In terms of critical social theory, the Earth Constitution is designed to take the undemocratic power out of the hands of the global ruling classes and place governing power democratically within a multiplicity of representatives from around the globe whose mandate is to focus on our common global problems (ending war, protecting human rights, protecting our planetary environment, etc.). The Provisional World Parliament has already created World Legislative Act 57 as an institution that will enhance this process for legislators. Critical self-awareness, as well as awareness of hidden power, exploitation, and domination relationships will flourish evermore widely. Critical social theory in this broad sense will become a standard intellectual and moral praxis of the citizens and government officials of the Earth Federation. The Parliament has also created World Legislative Act 29 for a Global People’s Assembly that will enhance this process for citizens.

In terms of the world’s spiritual and religious traditions, the Constitution opens up universal protection for the diversity of the world’s spiritual traditions which abolishes the current false links of their messages with ethnocentrism and nationalism. Islam, Christianity, Judaism, Hinduism, Buddhism, etc., are no longer divided from one another because of association with certain nation-states (as political, economic, and military power centers), but the citizens of the Earth Federation are truly free to access and investigate the profound holistic wisdom of these traditions for the first time in history. The model of spiritual development will flourish. Indeed, the Earth Constitution itself is a concrete manifestation of the global vision of spirituality from awakened thinkers like Sri Aurobindo and Mahatma Gandhi in India, Baha’u’llah in Persia, or Onisaburo Deguchi in Japan. It both fosters and represents a higher level of ethical and spiritual actualization on the part of humanity.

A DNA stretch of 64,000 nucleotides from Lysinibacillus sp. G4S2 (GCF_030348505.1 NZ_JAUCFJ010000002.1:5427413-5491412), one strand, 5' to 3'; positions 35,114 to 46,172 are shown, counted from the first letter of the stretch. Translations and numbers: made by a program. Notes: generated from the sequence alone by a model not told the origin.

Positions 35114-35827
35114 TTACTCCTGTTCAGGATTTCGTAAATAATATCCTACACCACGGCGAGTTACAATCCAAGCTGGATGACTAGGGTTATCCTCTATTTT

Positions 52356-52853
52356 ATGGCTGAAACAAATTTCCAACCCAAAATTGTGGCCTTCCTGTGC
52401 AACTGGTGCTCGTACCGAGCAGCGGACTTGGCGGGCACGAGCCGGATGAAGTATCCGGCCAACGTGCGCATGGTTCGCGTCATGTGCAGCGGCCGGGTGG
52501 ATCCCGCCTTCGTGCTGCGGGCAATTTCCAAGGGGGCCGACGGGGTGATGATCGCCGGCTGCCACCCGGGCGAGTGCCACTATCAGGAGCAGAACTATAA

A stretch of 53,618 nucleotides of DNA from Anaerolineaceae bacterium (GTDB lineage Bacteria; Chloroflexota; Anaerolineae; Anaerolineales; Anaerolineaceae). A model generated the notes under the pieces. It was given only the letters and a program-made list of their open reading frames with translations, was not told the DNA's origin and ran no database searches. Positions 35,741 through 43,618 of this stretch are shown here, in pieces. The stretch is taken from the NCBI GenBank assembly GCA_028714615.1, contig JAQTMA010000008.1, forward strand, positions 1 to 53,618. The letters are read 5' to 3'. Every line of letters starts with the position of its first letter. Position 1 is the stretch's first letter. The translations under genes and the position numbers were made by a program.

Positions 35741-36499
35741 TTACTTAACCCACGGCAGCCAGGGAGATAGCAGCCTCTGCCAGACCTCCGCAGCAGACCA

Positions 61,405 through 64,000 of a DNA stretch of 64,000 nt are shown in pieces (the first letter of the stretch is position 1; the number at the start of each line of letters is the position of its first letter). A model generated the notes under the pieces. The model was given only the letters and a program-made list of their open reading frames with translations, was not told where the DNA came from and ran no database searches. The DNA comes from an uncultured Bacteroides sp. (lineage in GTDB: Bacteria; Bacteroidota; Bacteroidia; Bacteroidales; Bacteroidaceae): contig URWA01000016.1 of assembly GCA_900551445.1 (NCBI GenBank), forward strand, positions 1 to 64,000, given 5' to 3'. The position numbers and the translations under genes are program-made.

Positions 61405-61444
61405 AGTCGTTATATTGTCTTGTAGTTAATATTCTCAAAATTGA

Clearly, then, the establishment of the Federation of Earth under the Earth Constitution will enhance the developmental, holistic paradigm shift in all four quadrants of human endeavor. It will overcome the horrific fragmentation of a world-system of sovereign militarized nation-states. It will powerfully promote cultural transformation to an enlightened worldcentric holism. It will make possible on a planetary scale subjective transformation to post-egoic, holistic subjective modes of consciousness and powerfully promote the spiritualties of the world’s great religious traditions moving people to higher, more integral modes of consciousness. Finally, and extremely important, it will decouple science from the industrial-military-academic complexes of the world and direct the vast potential of science into healing the environment and providing quality of life to all the world’s citizens.

To effectively make this transformation happen, it is important that the people of Earth feel the holistic unity in diversity implemented by the Earth Constitution.  They must feel the power, freedom, and equality reserved to them and understood as inalienable rights by Articles 12 and 13 of the Constitution. One key to cognitive, moral, and spiritual development is the feeling of empowerment and democratic equality with the rest of humanity, inherent in the very languages that we speak. Any hierarchies of classes, institutional discriminations, or superior political empowerment will defeat the growth of the human population toward evermore peaceful, free, and liberated subjective, cultural, institutional, and scientific modes of existence. Any institutionalized elitism will immediately be exposed by critical social theorists as a devious cover for hidden power and self-interest relationships.